Where To Now?
So what is to be done about the WSF? It has been a remarkable phenomenon three times so far. It has propelled forums worldwide. It has educated, inspired, and engendered ties and connections. Its structure and processes were a miracle the first year, amazing the second year, but have begun to fall short the third year. The WSF, with all its virtues, is in diverse ways reaching the limits of its current incarnation.
The issues raised above and many more that other participants no doubt have on their minds must be explored and debated. New ideas need to be put forth, evaluated, refined, and implemented. Here are ten thoughts that may have some merit–but whether they do or not, certainly changes must be made.
(1) Emphasize local forums as the foundation of the worldwide forum process.
(2) Have each new level of forums, from towns, to cities, to countries, to continents, to the world, be built largely on those below.
(3) Have the decision-making leadership of the most local events locally determined.
(4) Have the decision-making leadership at each higher level chosen, at least in considerable part, by the local forums that are within the higher entity.
(5) Mandate that the decision-making leadership at every level should be at least 50% women.
(6) Have the forums from wealthier parts of the world charge delegates and organizations and attendees a tax on their fees to apply to helping finance the forums in poorer parts of the world and to subsidize delegate attendance at the world forum from poorer locales, as well.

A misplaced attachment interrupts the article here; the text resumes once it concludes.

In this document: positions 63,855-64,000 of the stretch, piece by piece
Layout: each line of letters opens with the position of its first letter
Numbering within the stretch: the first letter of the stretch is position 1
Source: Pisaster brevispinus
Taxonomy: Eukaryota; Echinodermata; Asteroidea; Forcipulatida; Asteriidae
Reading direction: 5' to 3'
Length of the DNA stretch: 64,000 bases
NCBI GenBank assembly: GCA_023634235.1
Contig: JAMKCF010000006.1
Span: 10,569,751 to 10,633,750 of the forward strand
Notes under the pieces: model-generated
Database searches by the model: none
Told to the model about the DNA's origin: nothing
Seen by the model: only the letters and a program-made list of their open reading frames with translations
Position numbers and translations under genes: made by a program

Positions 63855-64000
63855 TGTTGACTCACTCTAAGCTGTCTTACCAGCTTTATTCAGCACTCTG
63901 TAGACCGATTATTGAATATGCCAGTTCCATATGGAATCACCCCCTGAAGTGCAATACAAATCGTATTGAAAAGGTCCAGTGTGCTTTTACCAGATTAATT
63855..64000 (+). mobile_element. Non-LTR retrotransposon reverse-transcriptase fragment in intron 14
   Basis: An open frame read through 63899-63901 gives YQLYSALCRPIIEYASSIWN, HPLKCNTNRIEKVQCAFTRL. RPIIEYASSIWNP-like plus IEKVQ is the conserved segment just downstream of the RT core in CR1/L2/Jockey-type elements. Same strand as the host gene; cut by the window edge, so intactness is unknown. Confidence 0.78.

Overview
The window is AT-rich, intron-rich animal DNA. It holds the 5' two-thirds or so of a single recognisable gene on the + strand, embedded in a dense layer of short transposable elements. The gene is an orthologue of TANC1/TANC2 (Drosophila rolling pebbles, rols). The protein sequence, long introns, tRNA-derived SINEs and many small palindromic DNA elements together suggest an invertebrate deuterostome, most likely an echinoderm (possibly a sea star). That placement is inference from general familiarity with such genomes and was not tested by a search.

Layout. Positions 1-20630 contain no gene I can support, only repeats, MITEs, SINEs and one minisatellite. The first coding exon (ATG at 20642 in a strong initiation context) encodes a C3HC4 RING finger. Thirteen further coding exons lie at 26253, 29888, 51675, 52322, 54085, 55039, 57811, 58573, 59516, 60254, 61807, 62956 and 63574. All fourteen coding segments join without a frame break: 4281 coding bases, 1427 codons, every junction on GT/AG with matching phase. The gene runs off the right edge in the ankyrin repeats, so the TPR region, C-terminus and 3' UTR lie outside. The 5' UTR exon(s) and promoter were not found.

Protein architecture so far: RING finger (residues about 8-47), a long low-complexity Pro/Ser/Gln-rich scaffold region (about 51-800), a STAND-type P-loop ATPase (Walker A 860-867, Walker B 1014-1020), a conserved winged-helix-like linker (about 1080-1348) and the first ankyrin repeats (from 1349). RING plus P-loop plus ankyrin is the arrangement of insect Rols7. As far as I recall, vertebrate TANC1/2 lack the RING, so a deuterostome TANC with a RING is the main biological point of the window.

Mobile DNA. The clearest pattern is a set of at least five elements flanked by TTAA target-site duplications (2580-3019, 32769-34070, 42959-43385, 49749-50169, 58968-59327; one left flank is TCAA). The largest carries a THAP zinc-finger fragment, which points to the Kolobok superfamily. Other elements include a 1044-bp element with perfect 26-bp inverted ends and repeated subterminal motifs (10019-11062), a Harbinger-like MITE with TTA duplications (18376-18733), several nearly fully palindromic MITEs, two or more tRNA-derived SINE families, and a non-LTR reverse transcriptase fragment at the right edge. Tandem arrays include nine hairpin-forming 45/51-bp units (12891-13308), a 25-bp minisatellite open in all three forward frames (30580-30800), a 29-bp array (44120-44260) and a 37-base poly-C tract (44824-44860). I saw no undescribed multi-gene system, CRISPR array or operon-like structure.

(7) Make the once a year international WSF a delegate event. Cities and states in
(8) Have the WSF attendance be 5,000-10,000 people delegated to it from the major regional forums around the world. Have the WSF leadership be selected by regional forums. Mandate the WSF to share and compare and propose based on all that is emerging worldwide — not to listen again to the same famous speakers who everyone hears worldwide all the time anyhow — and have the WSF’s results, like those of all other forums, published and public, and of course reported by delegates back to the regions.
(9) Feature grassroots activists from movements around the world much more prominently in major events and throughout all forums to strengthen the WSF and local forums as vehicles for their activity and counter tendencies toward elitism.
(10) Ensure that the WSF as a whole and the forums worldwide not make the mistake of trying to become an international, a movement of movements, or even just a voice of the world’s movements. To be a forum, the WSF and the smaller component forums need to be as broad and diverse as possible. But, being that broad and that diverse is simply being too broad and too diverse to be an organization. The forums can and should be venues for meeting. They can and should facilitate networking among mutually congenial participants that leads to shared actions. But to be an organization that takes decisions about anything other than its component forums would transcend the forum project’s degree of unity.
(11) Mandate that the forums at every level, including the WSF, welcome people from diverse constituencies using the forums and their processes to make contacts and to develop ties that can in turn yield national, regional, or even international networks or movements of movements which do share sufficiently their political aspirations to work closely together, but which exist alongside rather than instead of the forum phenomenon.